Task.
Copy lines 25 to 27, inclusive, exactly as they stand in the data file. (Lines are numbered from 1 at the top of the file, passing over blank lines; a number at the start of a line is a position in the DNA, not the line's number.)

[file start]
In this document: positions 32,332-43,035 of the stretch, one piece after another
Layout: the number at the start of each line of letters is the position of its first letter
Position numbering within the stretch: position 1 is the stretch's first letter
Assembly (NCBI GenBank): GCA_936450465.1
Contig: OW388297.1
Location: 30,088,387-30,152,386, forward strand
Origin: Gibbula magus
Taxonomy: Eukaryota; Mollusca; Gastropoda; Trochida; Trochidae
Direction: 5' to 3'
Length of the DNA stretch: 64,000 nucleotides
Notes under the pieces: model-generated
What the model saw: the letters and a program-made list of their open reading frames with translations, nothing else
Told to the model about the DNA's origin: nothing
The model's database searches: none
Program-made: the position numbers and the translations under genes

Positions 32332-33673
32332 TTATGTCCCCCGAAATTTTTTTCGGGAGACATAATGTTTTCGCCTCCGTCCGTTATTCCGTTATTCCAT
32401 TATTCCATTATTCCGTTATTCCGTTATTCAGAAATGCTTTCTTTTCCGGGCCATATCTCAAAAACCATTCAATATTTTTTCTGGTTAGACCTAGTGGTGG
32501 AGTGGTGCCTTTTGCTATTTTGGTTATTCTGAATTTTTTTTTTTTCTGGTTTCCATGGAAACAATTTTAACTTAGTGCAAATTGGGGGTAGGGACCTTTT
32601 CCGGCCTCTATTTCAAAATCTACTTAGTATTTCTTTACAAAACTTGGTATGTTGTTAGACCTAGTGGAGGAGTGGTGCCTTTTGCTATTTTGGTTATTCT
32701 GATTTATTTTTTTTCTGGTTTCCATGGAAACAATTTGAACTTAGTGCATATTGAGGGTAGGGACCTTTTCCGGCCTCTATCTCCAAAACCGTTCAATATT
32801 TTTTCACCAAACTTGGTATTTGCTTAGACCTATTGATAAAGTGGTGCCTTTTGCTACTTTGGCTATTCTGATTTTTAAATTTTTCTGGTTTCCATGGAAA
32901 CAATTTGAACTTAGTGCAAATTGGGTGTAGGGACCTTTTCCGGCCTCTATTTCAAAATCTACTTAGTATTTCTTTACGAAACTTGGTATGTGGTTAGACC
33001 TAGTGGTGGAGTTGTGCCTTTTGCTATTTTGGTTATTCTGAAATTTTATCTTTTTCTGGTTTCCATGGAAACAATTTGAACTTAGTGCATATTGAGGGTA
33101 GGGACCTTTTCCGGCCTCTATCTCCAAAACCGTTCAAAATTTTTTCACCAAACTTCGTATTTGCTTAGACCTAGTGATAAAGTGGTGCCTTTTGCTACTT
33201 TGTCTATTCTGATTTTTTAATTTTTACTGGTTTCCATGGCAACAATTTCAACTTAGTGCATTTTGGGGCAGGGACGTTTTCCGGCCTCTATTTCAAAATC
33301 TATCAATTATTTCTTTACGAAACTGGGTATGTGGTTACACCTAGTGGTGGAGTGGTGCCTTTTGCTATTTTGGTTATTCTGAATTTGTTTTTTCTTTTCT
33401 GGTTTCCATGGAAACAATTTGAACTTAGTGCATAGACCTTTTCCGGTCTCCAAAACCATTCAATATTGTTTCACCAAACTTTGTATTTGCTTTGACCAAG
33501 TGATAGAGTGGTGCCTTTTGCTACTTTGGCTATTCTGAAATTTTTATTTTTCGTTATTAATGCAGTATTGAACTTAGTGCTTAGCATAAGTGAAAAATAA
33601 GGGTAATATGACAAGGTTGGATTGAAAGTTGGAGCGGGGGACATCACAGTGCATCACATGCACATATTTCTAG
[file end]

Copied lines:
33101 GGGACCTTTTCCGGCCTCTATCTCCAAAACCGTTCAAAATTTTTTCACCAAACTTCGTATTTGCTTAGACCTAGTGATAAAGTGGTGCCTTTTGCTACTT
33201 TGTCTATTCTGATTTTTTAATTTTTACTGGTTTCCATGGCAACAATTTCAACTTAGTGCATTTTGGGGCAGGGACGTTTTCCGGCCTCTATTTCAAAATC
33301 TATCAATTATTTCTTTACGAAACTGGGTATGTGGTTACACCTAGTGGTGGAGTGGTGCCTTTTGCTATTTTGGTTATTCTGAATTTGTTTTTTCTTTTCT